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I just read a very interesting article that was also very surprising.  Cats carry an antigen that cat owners, who maine coon cat notecard by dj geribo at help shelter pets thumbnail imagereacted to their pet allergen, had a 90% increased risk of glaucoma compared with non-pet owners. On the other hand, dog owners were 20 % less likely to develop the debilitating condition.

"Allergens from cats may have biochemical or physical properties that trigger antibodies targeting the optic nerve, while dog allergens may behave differently, possibly because dogs spend more time outdoors," said Dr. Anne Coleman of UCLA.

"Cats could cause our immune system to react in a way that predispose eyes to the development of glaucoma...whereas exposure to dogs appears to be linked to the opposite effect and could be protective against the disease." British laser eye surgeon Dr. David Allamby also said that "...man's best friend may also save your sight."

For more information and to read the complete article, go to telegraph.co.uk under science news.

 

Help Shelter Pets Maine Coon cat card sold in The Card Shop

Mark your calendars - May 17 - 23 is National Dog Bite Prevention Weekamerican pitbull notecard by dj geribo at help shelter pets detail image

Millions of people, mostly children, are bitten by dogs every year. In fact, dog bites are the 11th leading cause of non-fatal injury to children ages 1-4, 9th for children ages 5-9, and 10th for children ages 10-14 (statistics from 2003-2012).

Most dog bites affecting young children occur during everyday activities while interacting with familiar dogs.

There are many things a dog owner can do to prevent dog bites from properly socializing and training your pet to educating your children on how, or if, to approach a dog.

 

For more information about dog bites and prevention, go to the American Veterinary Medical Assoc (AVMA.ORG) website.

 

Help Shelter Pets American Pitbull dog card sold in The Card Shop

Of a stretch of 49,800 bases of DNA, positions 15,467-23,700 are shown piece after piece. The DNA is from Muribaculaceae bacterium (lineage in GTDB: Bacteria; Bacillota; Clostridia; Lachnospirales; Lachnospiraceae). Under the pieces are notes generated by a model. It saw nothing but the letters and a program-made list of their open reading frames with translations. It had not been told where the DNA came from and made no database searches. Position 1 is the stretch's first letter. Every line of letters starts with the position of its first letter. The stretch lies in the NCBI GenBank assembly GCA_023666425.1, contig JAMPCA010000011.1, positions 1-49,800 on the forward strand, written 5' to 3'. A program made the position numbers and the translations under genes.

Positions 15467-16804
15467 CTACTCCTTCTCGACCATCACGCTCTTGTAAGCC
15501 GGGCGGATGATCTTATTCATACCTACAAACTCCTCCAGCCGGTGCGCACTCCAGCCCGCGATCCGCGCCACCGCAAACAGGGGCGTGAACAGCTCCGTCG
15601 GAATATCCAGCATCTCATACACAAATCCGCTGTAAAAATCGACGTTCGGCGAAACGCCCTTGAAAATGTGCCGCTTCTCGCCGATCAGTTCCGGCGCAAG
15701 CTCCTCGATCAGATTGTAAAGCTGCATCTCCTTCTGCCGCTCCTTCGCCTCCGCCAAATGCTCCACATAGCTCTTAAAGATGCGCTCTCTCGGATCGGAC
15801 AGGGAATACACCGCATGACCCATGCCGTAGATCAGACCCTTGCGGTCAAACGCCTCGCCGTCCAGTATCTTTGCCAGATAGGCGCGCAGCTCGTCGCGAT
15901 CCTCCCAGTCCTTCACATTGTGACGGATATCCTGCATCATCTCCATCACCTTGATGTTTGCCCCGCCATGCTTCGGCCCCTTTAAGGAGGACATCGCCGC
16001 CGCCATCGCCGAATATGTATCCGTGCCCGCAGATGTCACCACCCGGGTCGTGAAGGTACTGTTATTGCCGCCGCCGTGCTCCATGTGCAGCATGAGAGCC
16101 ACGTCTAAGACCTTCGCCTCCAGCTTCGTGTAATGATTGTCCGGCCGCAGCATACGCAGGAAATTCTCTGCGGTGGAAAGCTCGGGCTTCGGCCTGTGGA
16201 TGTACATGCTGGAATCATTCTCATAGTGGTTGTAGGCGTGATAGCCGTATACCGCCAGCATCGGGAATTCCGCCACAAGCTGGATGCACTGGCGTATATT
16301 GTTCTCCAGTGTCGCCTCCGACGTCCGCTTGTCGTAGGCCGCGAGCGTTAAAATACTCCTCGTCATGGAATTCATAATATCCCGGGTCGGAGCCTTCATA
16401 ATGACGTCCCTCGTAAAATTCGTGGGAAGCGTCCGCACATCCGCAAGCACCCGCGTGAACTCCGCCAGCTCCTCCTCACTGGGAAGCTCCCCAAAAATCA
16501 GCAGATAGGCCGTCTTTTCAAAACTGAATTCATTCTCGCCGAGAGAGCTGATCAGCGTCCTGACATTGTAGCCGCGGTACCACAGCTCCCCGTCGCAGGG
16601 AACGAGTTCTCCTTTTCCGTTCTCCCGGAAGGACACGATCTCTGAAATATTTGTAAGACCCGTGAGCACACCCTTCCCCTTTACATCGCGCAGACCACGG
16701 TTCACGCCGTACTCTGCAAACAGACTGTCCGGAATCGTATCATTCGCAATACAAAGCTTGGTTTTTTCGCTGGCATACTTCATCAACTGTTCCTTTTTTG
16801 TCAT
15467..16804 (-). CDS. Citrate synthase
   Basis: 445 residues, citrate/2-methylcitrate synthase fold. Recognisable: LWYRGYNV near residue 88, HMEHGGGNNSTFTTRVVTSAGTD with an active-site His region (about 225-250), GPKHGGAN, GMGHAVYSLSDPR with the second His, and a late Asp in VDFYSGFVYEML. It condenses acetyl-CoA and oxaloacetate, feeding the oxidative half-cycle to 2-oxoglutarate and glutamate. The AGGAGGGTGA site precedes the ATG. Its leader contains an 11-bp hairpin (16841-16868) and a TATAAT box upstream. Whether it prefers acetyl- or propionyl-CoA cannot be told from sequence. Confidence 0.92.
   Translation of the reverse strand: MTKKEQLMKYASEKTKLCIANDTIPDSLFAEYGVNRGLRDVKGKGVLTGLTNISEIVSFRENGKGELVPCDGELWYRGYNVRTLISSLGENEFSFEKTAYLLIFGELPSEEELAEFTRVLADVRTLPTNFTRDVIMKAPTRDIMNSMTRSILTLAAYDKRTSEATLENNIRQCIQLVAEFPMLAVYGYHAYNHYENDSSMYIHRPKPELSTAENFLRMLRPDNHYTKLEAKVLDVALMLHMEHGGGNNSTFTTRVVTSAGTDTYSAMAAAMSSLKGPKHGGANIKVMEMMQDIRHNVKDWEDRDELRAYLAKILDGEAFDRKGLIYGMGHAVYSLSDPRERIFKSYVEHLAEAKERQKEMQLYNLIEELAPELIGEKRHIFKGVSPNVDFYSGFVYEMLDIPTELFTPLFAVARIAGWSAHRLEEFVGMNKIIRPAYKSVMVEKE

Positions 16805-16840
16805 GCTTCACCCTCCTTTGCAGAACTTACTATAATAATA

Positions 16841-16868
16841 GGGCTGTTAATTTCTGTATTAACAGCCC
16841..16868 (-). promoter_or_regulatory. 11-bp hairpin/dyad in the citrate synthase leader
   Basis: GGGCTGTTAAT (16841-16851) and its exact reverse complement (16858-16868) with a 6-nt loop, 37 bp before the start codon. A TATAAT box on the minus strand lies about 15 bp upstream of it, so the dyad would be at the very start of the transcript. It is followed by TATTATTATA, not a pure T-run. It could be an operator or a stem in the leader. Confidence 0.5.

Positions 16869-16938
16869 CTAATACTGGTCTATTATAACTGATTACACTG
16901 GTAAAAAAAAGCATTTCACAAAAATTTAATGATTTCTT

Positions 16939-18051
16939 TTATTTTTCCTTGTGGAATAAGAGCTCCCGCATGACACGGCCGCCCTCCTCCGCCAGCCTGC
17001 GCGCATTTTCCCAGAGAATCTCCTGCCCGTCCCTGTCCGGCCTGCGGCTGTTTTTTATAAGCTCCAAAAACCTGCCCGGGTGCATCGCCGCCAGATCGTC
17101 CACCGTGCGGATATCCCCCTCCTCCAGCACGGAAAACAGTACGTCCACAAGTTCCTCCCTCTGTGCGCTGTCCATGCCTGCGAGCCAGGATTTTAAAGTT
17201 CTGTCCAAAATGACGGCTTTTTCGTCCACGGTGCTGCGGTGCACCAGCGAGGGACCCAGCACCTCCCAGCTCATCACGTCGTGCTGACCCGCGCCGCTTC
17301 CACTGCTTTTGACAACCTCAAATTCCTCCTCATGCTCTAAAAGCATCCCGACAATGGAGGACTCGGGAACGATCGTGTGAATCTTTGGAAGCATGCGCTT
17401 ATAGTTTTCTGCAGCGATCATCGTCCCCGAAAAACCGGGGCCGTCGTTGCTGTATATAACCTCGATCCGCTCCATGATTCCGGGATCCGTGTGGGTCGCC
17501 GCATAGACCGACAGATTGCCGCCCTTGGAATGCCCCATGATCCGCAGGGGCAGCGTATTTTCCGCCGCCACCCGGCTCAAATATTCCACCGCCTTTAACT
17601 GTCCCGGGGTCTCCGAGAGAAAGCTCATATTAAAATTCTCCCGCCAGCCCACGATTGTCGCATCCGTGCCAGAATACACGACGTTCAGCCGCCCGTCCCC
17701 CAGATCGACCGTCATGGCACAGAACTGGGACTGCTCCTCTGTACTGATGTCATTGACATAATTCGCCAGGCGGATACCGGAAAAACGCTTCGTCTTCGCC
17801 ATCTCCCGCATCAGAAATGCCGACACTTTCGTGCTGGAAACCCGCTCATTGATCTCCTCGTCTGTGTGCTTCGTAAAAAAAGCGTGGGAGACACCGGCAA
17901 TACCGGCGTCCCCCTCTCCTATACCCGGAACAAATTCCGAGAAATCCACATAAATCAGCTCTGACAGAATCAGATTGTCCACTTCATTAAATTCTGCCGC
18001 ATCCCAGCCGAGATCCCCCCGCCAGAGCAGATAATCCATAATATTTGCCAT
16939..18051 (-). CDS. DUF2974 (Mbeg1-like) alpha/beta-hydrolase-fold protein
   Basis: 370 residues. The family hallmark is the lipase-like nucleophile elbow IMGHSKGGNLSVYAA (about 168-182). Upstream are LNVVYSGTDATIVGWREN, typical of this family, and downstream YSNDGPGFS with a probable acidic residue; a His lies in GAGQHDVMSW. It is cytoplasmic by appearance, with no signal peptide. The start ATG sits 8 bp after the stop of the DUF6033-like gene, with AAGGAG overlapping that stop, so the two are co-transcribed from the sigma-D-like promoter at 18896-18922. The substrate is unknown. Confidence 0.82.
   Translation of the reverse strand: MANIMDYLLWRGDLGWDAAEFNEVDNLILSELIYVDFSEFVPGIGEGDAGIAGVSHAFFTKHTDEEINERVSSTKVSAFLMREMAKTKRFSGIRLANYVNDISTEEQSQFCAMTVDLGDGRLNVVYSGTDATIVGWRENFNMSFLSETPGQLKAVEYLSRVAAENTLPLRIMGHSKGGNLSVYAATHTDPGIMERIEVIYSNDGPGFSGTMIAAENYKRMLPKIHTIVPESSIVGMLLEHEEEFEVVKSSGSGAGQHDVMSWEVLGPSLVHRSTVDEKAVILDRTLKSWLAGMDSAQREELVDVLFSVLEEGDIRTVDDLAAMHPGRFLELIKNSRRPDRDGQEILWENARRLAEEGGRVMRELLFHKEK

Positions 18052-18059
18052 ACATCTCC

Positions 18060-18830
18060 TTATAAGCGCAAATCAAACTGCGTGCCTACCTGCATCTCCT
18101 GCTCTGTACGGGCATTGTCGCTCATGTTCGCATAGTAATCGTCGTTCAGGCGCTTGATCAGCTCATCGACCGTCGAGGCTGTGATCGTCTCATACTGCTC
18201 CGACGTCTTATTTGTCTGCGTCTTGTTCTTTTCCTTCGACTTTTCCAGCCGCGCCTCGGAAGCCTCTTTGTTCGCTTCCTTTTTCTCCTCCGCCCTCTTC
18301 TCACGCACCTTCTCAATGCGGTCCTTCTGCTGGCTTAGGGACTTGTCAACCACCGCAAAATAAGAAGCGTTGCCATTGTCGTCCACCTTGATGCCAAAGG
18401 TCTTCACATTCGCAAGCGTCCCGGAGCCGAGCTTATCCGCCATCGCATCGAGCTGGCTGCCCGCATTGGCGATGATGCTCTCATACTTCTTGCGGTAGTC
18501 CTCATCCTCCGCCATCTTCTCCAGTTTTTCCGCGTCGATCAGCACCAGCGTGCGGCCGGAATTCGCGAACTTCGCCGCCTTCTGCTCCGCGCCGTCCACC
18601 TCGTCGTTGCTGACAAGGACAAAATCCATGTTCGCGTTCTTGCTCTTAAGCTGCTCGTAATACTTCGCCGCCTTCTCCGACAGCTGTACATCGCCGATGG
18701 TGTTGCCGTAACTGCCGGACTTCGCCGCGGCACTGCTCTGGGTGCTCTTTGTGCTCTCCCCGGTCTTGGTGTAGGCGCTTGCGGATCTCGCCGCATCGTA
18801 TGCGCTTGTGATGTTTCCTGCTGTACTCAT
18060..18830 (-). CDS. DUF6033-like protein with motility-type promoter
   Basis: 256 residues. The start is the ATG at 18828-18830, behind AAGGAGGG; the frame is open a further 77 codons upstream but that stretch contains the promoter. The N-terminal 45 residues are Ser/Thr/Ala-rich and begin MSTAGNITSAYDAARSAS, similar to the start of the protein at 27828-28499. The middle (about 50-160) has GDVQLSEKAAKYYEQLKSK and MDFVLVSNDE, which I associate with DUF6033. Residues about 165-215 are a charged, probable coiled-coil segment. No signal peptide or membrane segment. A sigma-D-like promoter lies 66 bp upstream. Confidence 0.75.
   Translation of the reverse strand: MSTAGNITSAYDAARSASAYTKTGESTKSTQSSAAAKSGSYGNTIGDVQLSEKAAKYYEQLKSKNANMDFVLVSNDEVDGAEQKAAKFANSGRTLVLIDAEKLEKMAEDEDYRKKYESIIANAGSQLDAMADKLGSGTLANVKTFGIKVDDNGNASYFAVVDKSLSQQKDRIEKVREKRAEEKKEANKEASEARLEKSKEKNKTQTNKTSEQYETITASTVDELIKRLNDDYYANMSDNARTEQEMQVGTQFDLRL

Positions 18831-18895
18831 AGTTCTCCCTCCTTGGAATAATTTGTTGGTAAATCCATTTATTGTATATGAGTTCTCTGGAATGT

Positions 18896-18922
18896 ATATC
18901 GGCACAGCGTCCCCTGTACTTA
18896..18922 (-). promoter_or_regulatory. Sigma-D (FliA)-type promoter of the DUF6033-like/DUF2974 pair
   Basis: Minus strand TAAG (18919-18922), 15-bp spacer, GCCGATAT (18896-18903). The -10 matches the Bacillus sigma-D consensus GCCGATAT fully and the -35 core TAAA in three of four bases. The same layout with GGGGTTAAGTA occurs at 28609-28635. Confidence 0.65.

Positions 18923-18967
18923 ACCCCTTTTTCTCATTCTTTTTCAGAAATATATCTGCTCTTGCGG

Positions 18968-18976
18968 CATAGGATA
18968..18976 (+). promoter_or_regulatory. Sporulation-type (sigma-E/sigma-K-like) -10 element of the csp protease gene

norwegian forest cat notecard by dj geribo at help shelter pets detail imageThings that might seem obviously toxic to us do not always appear that way to our pets. Therefore, it is our job to remember to keep these particular products out of their reach. Also, products that are not at all toxic to us can be fatal to our pets. Every pet owner should make themselves aware of the products or items that we need to keep out of the reach of our pets at all times. The most common pet toxins are:

1. Human prescription medications - this was the number one toxin that pets got into.

2. Over-the-counter medications - this includes herbal and other natural supplements.

3. Insecticides - these products can be very dangerous - follow all label directions carefully.

4. Household items- this includes paints and cleaning products.

5. Human foods - onions, garlic, grapes, raisins, and xylitol (sugar substitute found in gum) are all life-threatening for animals.

6. Veterinary medicines - some pet medications are intentionally attractive to pets but should be kept out of reach to avoid an overdose.

7. Chocolate - the darker the chocolate the more potential to do harm.

8. Plants - many plants are particularly toxic to cats.

9. Rodenticides - used to kill mice and rats but can kill pets if ingested.

10. Lawn and garden products - these were toxic mostly because they were accessible to pets and were not stored properly.

 

 Help Shelter Pets Norwegian Forest Cat card sold in The Card Shop

 

golden retriever notecard by dj geribo at help shelter pets thumbnail imageI recently passed a car that had a golden retriever standing on the passenger side of the front seat of the vehicle with its head and the upper part of its body sticking out the window. The dog was thrilled and I'm sure the envy of every dog it passed that was sitting in a booster seat (like my Pomeranians) or strapped in the back seat, for their protection. Yes, it is fun for dogs to stick their heads out the window; I imagine they think they are running that fast. What a thrill for them! But, what a hazard to their health, and in particular to their eyes not to mention their entire bodies.